Evaluation by C Edwards of AOC. No finds or features earlier than the 1900s were revealed.
AOC (Archaeology) Group
Evaluation by C Edwards of AOC. A linear feature may be a possible gully or represent an undulation in the natural subsoil. No subsoil was recorded across a large part of the site,
This second phase of evaluation, by Les Capon of AOC on behalf of TAB Projects Ltd., revealed two tree pits, probably related to the use of the site as allotments. However, the dominant feature was a wide palaeochannel with remains of pollen that provided evidence for the local flora in the late Devensian / Holocene period.
An archaeological evaluation, and watching brief was undertaken by Nick Carter, Chris Clarke and Jonathan Moller of AOC on behalf of Morgan Sindall Plc, at the site of Cranleigh Village Hospital. The evaluation consisted of three machine excavated trenches with the watching brief monitoring both geotechnical investigations and grubbing of foundations.
An archaeological evaluation, by Ian Hogg of AOC for SCC, consisted of a 2x2m hand dug trench located to the rear of the property. An undated yet presumed post medieval boundary ditch on the same alignment as the current property boundary was recorded; this was overlain by made ground deposits.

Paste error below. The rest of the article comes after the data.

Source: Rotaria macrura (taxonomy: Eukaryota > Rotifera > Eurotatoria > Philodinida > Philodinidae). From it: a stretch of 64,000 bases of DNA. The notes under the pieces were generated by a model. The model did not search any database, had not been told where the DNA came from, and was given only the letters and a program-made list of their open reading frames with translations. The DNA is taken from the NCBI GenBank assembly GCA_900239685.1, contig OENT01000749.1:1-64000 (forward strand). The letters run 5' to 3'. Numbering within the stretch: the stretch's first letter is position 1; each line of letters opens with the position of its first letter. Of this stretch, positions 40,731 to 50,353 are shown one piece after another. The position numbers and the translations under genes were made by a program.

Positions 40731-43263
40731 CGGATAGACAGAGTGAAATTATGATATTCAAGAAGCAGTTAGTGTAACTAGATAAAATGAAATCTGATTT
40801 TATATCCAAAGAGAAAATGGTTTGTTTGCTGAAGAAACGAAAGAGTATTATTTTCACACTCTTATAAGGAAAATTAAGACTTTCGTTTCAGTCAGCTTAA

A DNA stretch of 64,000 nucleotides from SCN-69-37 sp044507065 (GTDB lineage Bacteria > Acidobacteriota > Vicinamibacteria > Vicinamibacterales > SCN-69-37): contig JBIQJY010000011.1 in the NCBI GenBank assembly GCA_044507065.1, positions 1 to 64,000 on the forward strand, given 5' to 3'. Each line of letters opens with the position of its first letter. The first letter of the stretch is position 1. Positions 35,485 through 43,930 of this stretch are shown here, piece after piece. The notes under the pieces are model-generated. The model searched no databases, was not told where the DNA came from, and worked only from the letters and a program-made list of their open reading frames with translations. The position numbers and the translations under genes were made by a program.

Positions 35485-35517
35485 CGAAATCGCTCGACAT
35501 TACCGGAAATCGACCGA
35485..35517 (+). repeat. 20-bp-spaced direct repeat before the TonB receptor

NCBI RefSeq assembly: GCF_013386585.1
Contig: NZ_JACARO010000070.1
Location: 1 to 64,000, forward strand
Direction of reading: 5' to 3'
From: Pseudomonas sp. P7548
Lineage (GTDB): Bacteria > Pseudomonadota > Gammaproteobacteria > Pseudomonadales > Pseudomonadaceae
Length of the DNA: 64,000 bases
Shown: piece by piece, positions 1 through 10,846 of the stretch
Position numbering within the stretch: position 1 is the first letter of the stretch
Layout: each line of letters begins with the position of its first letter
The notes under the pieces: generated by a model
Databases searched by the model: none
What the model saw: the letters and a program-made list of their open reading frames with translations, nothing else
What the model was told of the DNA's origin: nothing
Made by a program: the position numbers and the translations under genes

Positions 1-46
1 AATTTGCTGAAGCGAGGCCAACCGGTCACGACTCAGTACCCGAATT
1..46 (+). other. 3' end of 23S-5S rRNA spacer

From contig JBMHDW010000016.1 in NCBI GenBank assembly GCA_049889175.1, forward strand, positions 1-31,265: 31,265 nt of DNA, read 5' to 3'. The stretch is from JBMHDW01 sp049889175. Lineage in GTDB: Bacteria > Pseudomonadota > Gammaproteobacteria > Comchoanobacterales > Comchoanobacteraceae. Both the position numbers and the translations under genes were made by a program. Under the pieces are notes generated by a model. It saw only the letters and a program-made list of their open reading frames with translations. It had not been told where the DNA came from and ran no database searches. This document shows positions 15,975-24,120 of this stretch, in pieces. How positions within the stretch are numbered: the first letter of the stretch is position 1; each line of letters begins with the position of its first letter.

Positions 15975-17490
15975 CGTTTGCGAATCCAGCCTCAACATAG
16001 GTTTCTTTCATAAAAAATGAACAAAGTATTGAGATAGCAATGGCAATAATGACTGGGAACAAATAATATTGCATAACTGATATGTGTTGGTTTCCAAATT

Evaluation by H MacQuarrie of AOC in advance of the creation of ponds revealed a ditch whose line respects a redundant field boundary present on the 1842 Ockley Tithe Map, two undated post holes, and an area of in situ burning interpreted as being modern in origin.
Evaluation by C Edwards of AOC revealed that a phase of horizontal truncation took place across the site during the 20th century, probably associated with the construction of an existing building. No finds or features of archaeological interest were revealed.
Evaluation by L Capon of AOC prior to residential redevelopment. No finds or features of archaeological interest were revealed.
A programme of historic building recording, evaluation, and a watching brief during the reduction of floor levels within the farmhouse, at Lowerhouse Farm by L Capon of AOC. The farmhouse is dated by a render plaque to 1525, but shows many phases of repair and extension. The earliest parts of the farmhouse are fully timber-framed, and reveal the building to have started as a Hall House, the hall lying north of a two-storey, four room block.
Observation of geotechnical trial pits by D Tyler of AOC, for the school, in an area of playing fields proposed for new buildings, revealed no features or finds of archaeological interest, although the site appeared relatively undisturbed.